Wednesday, August 26, 2009

What Can We Learn From the Bad Job Market?


An article in today's Wall Street Journal talked about the cycle of "boom and bust" and what we can learn from it in today's economy. (And just for the record, I never invested in more than two -- OK, three -- Beanie Babies, and I never spent more than $100 on a purse. OK, maybe once.)

But that brings up another point besides my sometimes dubious purchases -- what have we learned from the "boom or bust" of the job market? That's a question I examined in my latest story for Gannett:


The last year has certainly been rough for both employer and employee. But now that there are economic signs that the worst may be behind us, what lessons can be learned?

For employees, it may be that they never again let their networks lag and their skills become outdated. For employers, it may be that they listen better to their workers and be more aware of what makes top performers happy.

“I really do think there is going to be fallout as far as the way people manage their careers, particularly when you’ve been laid off. It changes you in very significant ways,” says Jennifer Kahnweiler, an Atlanta-based executive coach and founder off AboutYOU, Inc.. “I think after something like that, you will always look over your shoulder.”

She adds that even those with jobs have been changed by the spectra of layoffs and may be much more proactive about their careers in the future. “You talk to people and they’re just so overloaded at work. They’re grateful to have jobs, but as soon as things get better, they may jump ship. A lot of them have expanded their skills by doing more work and so can go elsewhere.”

An Accountemps survey found that when workers were questioned about any positive impact the recession had on them and their jobs, 53 percent said they had taken on new projects, while 52 percent said they have gained responsibility and 52 percent had more challenging work.

And it’s those more skilled workers that are worrying many employers right now. Beth Carvin, a human resources expert and president and CEO of Nobscot Corp. in Honolulu, says that companies have seen a dramatic drop in the number of employees quitting their jobs. That means that employers are now concerned that those who have “hunkered down” and become even more valuable to bottom-line success will leave once the job market heats up.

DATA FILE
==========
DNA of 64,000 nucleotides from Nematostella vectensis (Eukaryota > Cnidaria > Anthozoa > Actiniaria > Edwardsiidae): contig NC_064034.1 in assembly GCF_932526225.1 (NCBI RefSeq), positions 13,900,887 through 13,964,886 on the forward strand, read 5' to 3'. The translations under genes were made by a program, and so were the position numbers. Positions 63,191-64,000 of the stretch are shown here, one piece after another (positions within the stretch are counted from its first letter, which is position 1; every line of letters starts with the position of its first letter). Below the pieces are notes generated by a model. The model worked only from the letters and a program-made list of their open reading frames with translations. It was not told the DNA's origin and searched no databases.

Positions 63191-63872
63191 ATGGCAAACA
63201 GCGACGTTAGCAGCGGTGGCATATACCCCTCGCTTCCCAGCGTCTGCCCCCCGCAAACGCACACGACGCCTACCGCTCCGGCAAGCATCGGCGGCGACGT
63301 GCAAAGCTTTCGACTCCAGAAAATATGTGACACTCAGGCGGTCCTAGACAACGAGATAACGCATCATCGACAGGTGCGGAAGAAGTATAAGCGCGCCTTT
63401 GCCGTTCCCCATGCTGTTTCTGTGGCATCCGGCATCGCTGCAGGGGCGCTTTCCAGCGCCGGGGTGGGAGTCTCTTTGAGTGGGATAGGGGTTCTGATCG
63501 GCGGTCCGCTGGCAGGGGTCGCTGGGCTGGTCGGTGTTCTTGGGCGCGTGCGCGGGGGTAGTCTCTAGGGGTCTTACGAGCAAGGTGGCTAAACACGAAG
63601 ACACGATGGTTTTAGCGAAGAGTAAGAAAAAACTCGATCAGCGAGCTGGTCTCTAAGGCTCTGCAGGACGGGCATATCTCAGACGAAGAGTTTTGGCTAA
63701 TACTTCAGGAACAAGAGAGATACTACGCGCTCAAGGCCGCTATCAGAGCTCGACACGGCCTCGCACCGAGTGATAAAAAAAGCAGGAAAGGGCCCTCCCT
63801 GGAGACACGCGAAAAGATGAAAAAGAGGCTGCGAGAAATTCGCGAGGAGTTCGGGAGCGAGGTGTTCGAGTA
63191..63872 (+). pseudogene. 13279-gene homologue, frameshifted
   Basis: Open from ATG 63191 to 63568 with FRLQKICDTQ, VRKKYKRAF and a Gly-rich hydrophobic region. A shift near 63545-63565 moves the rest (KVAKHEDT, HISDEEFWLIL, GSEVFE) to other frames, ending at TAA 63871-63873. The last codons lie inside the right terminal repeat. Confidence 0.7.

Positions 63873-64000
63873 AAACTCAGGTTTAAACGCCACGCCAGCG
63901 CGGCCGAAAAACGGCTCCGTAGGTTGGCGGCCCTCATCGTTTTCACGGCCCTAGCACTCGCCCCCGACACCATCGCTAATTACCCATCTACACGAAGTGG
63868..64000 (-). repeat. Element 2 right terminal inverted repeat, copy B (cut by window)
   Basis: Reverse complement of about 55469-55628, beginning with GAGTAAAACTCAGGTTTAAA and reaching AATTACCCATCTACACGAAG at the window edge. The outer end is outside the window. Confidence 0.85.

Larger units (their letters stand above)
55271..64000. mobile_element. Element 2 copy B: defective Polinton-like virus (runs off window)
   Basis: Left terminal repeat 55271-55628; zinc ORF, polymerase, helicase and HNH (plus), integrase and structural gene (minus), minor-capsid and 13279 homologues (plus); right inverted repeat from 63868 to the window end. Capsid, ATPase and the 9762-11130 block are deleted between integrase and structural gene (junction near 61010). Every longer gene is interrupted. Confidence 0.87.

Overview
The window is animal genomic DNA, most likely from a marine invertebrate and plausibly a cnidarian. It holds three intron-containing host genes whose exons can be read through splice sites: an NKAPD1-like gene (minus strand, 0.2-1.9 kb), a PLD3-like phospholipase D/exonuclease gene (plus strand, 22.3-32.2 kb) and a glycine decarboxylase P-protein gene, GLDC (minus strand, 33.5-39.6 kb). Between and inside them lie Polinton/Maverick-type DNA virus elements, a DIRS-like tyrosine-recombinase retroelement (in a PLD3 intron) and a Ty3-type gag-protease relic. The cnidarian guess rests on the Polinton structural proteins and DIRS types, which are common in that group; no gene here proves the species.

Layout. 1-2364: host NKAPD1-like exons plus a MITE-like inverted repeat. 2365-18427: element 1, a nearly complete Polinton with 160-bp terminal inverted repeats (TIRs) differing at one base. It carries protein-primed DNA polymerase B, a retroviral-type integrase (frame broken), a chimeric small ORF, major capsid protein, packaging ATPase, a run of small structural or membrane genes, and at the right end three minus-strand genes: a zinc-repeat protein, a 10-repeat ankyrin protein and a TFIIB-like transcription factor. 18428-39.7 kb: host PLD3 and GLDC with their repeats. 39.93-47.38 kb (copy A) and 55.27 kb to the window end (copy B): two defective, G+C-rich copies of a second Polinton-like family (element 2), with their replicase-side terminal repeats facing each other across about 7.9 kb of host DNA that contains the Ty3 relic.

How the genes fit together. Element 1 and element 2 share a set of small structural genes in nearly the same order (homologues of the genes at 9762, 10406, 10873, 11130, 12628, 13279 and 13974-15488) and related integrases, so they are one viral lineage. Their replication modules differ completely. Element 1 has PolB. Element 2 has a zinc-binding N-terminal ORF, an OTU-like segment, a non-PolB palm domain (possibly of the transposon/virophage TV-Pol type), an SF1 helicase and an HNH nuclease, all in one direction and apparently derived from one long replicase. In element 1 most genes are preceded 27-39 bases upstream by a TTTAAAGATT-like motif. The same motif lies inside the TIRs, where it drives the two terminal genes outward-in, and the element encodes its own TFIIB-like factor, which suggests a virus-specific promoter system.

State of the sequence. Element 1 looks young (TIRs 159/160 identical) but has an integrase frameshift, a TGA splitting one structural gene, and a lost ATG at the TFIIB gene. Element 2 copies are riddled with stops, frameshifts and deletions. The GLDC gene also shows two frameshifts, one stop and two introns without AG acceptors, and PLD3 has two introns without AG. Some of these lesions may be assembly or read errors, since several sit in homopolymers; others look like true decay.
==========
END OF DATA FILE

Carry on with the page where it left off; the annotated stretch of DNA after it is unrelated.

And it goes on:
“It’s not going to be difficult for some companies to poach workers. Some people have stayed just out of need, and they’re waiting for the second they can leave,” Carvin says.

She says companies are “just now beginning to talk about what the recovery will mean for them.” One of those key areas of concern is the mindset of their current workforce.

“The people who have remained are the key employees, and retaining them is super important. That’s why companies are now being more proactive. They know they’ve got to keep people happy in order for them to stay. So, they’re asking workers questions like: ‘Are you frustrated? Are you burned out? Are you tired? What can we do to help you?’”

For many employees, losing a job was a learning experience in itself. A survey by SnagAJob found that four in 10 workers who had been laid off found their job loss to be a blessing in disguise. Specifically, 49 percent used the time to reconnect with family and friends, while 62 percent said they now know how to get by with less.

Some 28 percent said they feel better prepared to handle life’s next road bump.
Kahnweiler says that people have spent more time in self-reflection, considering mistakes they’ve made and what they can do differently in the future, such as being better prepared when job loss comes their way.

“There has to be real pain for people to make a change, and there has been real pain,” Kahnweiler says. “For those who get work, it’s going to be important for them to keep the fire in the belly and remember that while it’s nice to have a job, it could go away.”

That’s why Kahnweiler says that when the job market improves and more people do go back to work, they should continue to network online, and to make an investment in their skills or training at least once a year, even if the employer doesn’t pay for it.

“You’ve got to always have support in order to sustain change,” she says. “So, get yourself a coach or get together a group of people to help keep you on track. Learn to practice what you preach.”

What lessons should be learn from this job market?



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